Wednesday, October 27, 2010

Astoria Performing Arts Company Brings a Challenging New Work to Astoria

By Georgina Young-Ellis

Imagine an eleven-year-old gay farm boy with a talking chicken for a best friend; he’s having a relationship with the bully down the road, and being raised by a grandmother who’s desperately trying to undo his effeminate ways. This is all a part of Astoria Performing Arts Center’s (APAC) new production, MilkMilkLemonade, “a bitter, hip, edgy, satirical, very funny and moving play about a person growing up in the wrong home,” says APAC Executive Director Taryn Sacramone (until her recent marriage, Taryn Drongowski).  Ms. Sacramone stressed that it is a play for adults, performed entirely by adults, with mature content; no one under sixteen will be admitted. She went on to explain that, though not at all autobiographical, the story came out of playwright Joshua Conkel’s nightmares. The set is “surreal,” as Ms. Sacramone describes it, “dreamlike and non-realistic;” a reflection of the “imaginative and fantastical” story.

When asked why the play was chosen as the first show of their 2010/11season, she remarked, “APAC is a theater company that is growing artistically; we don’t want to limit the selections. We want to challenge ourselves and tell a broad range of stories. We asked ourselves, ‘can we do a small, intimate, hip play along these lines?’”

MilkMilkLemonade was done in 2009 for a nine performance run at the forty five-seat UNDER St. Mark’s Theater. Ms. Sacramone stated that so many people wanted to see it at the time, audiences were turned away. She added that it got great reviews, and was named best Off Off Broadway Play by NYPress. APAC’s Artistic Director Tom Wojtunik was drawn to it, partly, she said, because he didn’t get to see it at UNDER St. Mark’s either. “The great thing about theater,” she remarked, “and the tough thing about it, is that it’s a moment in time. You either get to see a production or you don’t.” For those who didn’t see it, APAC is bringing back the original cast, including Jennifer Harder, 2010 Innovative Theater Award Winner for Best Supporting Actress for MilkMilkLemonade, as well as many of the original designers.

Other than the run at UNDER St. Mark’s and subsequent productions that “caught fire” around the country, the Executive Director stated that the play is considered a new work, stressing that new works are exactly what APAC wants to do more of.  “Part of the appeal of doing new works is the relationship the company gets to have with the playwright,” she stated. “With a revival, you don’t get that.”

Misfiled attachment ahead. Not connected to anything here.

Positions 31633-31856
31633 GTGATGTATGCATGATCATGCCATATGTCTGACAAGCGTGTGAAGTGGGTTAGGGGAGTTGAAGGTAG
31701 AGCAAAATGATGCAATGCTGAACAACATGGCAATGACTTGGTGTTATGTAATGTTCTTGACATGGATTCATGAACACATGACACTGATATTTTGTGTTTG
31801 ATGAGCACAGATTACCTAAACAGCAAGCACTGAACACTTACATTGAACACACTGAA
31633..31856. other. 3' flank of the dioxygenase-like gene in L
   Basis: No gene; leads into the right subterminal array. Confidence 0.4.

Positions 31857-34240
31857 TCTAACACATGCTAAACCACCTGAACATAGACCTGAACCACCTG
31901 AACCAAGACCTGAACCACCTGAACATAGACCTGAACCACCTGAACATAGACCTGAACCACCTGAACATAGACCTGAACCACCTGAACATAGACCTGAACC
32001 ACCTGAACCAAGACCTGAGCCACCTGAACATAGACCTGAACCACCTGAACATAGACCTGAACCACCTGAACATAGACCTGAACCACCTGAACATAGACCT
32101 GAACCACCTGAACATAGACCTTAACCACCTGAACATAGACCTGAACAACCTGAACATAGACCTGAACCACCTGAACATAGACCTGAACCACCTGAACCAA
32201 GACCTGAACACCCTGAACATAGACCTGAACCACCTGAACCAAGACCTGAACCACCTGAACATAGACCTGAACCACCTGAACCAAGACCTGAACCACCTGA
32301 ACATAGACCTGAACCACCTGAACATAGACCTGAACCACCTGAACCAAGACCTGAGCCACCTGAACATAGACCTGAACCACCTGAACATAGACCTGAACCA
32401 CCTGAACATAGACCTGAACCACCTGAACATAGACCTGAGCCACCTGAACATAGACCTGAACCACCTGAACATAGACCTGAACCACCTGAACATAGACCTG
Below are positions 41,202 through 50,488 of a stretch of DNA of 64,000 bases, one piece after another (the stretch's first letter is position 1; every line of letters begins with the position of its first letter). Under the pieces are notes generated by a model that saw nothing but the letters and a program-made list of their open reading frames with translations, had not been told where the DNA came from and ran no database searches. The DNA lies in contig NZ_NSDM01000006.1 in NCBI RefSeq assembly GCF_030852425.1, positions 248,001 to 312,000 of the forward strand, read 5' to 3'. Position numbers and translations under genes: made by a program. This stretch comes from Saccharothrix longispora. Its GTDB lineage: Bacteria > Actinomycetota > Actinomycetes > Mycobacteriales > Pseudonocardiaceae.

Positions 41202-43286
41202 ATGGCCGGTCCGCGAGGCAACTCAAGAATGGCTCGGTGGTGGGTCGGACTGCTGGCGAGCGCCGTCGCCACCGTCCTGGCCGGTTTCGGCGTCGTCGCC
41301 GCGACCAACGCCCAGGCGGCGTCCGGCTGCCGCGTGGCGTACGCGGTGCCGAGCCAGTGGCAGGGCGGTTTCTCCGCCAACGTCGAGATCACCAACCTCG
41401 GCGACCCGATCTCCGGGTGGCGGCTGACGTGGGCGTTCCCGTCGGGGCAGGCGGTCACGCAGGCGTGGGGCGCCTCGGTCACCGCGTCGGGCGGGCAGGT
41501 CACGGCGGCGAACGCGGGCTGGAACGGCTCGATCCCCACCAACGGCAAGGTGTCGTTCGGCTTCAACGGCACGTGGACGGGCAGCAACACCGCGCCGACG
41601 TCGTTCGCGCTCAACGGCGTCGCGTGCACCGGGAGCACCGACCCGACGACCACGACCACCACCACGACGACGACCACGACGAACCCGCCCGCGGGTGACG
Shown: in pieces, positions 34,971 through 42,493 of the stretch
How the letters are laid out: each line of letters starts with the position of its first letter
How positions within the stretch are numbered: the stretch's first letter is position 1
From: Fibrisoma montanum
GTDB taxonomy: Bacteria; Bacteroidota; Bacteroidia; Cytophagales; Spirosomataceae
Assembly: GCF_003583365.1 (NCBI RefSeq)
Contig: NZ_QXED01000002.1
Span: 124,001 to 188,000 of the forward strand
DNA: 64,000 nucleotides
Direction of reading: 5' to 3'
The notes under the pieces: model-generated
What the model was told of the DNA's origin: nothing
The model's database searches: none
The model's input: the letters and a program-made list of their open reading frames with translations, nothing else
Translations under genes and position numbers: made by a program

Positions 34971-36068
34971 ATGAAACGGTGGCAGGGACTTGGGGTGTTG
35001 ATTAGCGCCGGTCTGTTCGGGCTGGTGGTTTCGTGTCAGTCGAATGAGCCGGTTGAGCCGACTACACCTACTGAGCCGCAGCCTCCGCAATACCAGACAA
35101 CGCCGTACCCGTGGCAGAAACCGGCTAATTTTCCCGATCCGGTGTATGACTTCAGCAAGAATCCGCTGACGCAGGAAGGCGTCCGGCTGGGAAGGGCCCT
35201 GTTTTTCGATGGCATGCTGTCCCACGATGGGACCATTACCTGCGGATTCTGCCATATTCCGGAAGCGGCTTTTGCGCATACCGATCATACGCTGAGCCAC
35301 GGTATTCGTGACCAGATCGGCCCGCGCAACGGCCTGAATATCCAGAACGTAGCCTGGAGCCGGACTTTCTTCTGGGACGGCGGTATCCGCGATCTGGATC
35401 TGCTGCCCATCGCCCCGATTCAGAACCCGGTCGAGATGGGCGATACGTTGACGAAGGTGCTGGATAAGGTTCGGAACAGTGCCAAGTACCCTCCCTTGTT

Mr. Wojtunik also had something to say about his choice of MilkMilkLemonade. He said that he wanted to give audiences a new opportunity to see it, especially as it’s being directed by José Zayas, the first gay director the play has ever had. Equally, he remarked, since APAC’s space at the Good Shepherd United Methodist Church on Crescent and 30th Road is so ample, it gives the designers, “a chance to dream bigger and to prove the play can be done on a bigger scale.” “It’s not just a play for the East Village,” he added. Though Wojtunik has directed APAC’s last few main stage productions, he opted not to direct MilkMilkLemonade, stating, “I want to do the musical this year, but the intention was not for me to direct every main stage [piece]. It’s healthier for the organization to have other directors, bring in new people. Also, if I’m not directing, I can help produce it.”  About Zayas he remarked, “José is a very exciting and talented up and coming director. He is a 2009-11 recipient of the NEA/TCG Career Development Program for Directors.”

Finally, Mr. Wojtunik commented on the timeliness of the piece. “Something interesting has happened since the play first ran. It’s more relevant now. It’s become at the forefront of the news in a sad way and the play addresses that.” At the same time, he remarked, “It’s frustrating: is it that suicides [among gay youth] are increasing or are we just paying more attention now? It’s something that the playwright is passionate about.” He concluded, “What’s inspiring is that the main character, Emory, still has so much hope. Even though he experiences bullying, he still has hope.”

MilkMilkLemonade opens October 28th and runs through November 13th, Thursdays and Fridays at 8pm and Saturdays at 2pm and 8pm. For tickets go to or call 212-352-3101.